Coho Cafe's two locations help their diners fight the weather—whatever that might be. In the winter, large rock fireplaces send heat bouncing off curved architecture and metal art while stomachs warm with Southwestern spices. In the summer, cool Pacific breezes fan guests on the outdoor patios while they sip cocktails and sink into cod tacos. But no matter what the temperature outside, there's an undeniable flair to the restaurant's Northwestern seafood. It's something viewers of KING 5's Evening Magazine have noticed too—they've lauded Coho for having the best New American cuisine in western Washington four times since 2008.
The cornerstone of these accolades is the kitchens' culinary restlessness. The executive chefs of both locations revamp the Fresh Sheets menu of weekly specials every two weeks to make use of seasonal ingredients and flavors. What results are bold plates such as pit-roasted salmon cooked over apple wood, and stir-fried coconut green curry with prawns and ginger-jasmine rice. Each bite pairs with a Northwestern wine as well—a fitting drink for any season.
Crab spring rolls. Thai curry penne. Grilled beef tenderloin. At the heart of this cuisine is executive chef Alvin Binuya, a man who has been profiled in and whose recipes have been featured in Seattle Dining!.
Binuya has been immersed in the world of food since he was just a boy, when he would use his parents' kitchen as a culinary laboratory to forge new flavors and antidotes for stale gingerbread men. He went on to hone his skills in culinary school and numerous restaurants before settling at Ponti Seafood Grill. Drawing from this expertise and using locally sourced ingredients, the chef fuses pan-Asian, European, and Pacific Northwest influences to create signature dishes such as grilled wild king salmon.
Ponti's dining spaces echo the villas of Tuscany. Warm colors and window-lined walls surround the restaurant's visitors as they sip selections from an award-winning wine list. Elsewhere, four private dining rooms give scenic views of the giant tarter-sauce bottles that float through Seattle's Ship Canal.
Flying Fish's menus abound with locally sourced and sustainably harvested ingredients, including the freshest of fishies. Kick off your pelagic gustation with an appetizer of steamed manila clams ($12) before sailing onward to a large plate of Columbia River spring chinook with vegetable tabbouleh and charmoula ($26). By-the-pound platters are sure-fire ways to load your cargo hold to the bursting point with seafood such as the salt-and-pepper Dungeness crab with sesame noodles and carrot-daikon salad ($28/pound). Landlubber stomachs, meanwhile, can stay out of the shark-infested surf with a hearty plate of red-wine-braised short ribs and grilled spring onions ($22) and a meal-expanding side of parmesan scalloped potatoes ($5). A dessert of honey-lemon cheesecake ($9) or warm grappa brownies ($9) ends your maritime meal on a sweet note no matter how often your blind date mentions the white whale that took his leg.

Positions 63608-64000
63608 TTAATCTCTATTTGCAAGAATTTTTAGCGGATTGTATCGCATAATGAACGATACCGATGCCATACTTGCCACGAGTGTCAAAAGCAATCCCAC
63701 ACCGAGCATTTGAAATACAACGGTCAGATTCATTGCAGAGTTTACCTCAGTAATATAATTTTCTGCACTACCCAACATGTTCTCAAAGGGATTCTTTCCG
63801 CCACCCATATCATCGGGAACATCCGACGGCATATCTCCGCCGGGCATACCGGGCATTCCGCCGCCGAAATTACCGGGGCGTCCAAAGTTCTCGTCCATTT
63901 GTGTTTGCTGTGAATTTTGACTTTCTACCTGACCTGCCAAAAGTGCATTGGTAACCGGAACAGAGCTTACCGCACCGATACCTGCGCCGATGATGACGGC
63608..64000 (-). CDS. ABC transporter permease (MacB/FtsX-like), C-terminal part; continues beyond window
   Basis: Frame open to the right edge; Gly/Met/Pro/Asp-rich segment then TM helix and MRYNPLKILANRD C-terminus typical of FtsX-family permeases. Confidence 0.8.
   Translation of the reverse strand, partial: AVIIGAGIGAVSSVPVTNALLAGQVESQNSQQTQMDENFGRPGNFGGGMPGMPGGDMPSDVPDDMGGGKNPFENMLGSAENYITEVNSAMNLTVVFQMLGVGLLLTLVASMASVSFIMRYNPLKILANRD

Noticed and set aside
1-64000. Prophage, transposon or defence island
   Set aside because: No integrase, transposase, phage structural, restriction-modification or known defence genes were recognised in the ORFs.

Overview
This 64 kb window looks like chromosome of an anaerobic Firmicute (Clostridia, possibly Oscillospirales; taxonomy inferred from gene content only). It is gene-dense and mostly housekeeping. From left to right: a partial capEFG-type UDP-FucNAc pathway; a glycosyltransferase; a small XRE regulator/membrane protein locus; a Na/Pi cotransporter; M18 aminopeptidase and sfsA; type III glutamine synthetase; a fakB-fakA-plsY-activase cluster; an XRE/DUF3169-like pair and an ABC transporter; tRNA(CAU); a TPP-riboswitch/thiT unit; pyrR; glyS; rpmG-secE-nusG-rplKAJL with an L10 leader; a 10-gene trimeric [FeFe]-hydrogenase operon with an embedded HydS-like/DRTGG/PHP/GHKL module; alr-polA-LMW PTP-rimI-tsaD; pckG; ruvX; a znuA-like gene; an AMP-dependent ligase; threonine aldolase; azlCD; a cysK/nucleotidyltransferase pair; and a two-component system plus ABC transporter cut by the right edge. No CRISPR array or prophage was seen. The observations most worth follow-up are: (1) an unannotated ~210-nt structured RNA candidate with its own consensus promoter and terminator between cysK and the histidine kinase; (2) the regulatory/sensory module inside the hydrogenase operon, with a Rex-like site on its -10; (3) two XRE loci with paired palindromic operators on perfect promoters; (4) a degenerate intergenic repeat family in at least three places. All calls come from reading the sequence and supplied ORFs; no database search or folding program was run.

Executive chef Garrett Michael Brown doesn't skip steps, in cooking or in business. An avid gardener and hunter, and clandestine stamp collector, Brown has a penchant for taking his ingredients directly from the field and transforming them into delicious meals. He is also known for transforming simple wine bars into culinary destinations, which he did at Verve Wine Bar in Columbia City. Now manning the stoves at Belltown hotspot Branzino, Brown incorporates organic, sustainable ingredients into rotating menus of northern Italian fare.
Diners can gaze into the open kitchen to see chefs pan-searing wild scallops and stoking the wood-fired oven for pizzas made with dough, cheese, and cured meats made in-house daily. Fresh gnocchi with nettle pesto, ricotta salata, and pine nuts consistently shares space on the ever-changing menu alongside grilled octopus with puttanesca-style sauce and duck-confit pizzas with smoked mozzarella and dried cherries. Servers can help guests find wine pairings from an extensive list of varietals that highlights the finest grapes of Italy and the Pacific Northwest.
Cellars' dining room is an elegant, softly lit space set against the backdrop of a cocktail lounge. Glistening white lights stretch across the tops of booths, and exposed brick adds a rustic charm. The simple, yet modish decor complements such dishes as the filet mignon, presented atop a mound of asiago mashed potatoes. That prime cut of meat anchors a dinner menu that includes seafood creations, as well as six different gourmet burgers.
Queen City Grill's chefs seek out culinary inspiration on land and in the sea, creating a menu that earned praise from the Seattle Times in 2007 and garnered a rating of "very good to excellent" from Zagat. Fillets of Alaskan king salmon and Oaxacan prawns line the grill tops alongside dry-aged new york steaks, slowly roasting over the flames. The chefs embrace northwestern flavors by sourcing local greens for the house salads and topping hand-packed burger patties with Beecher's cheeses. To accompany each meal, servers can recommend wines from the restaurant's 500-bottle selection, which features an extensive spread of crisp whites and bold reds from Washington, Oregon, and beyond.
Opposite the dining room's immense wooden bar, booths line the wall of brick-lined windows, illuminated by sconces and small windowsill lamps. The tables on the outdoor patio area, however, rely on the romantic light of the restaurant's staff of indentured fireflies.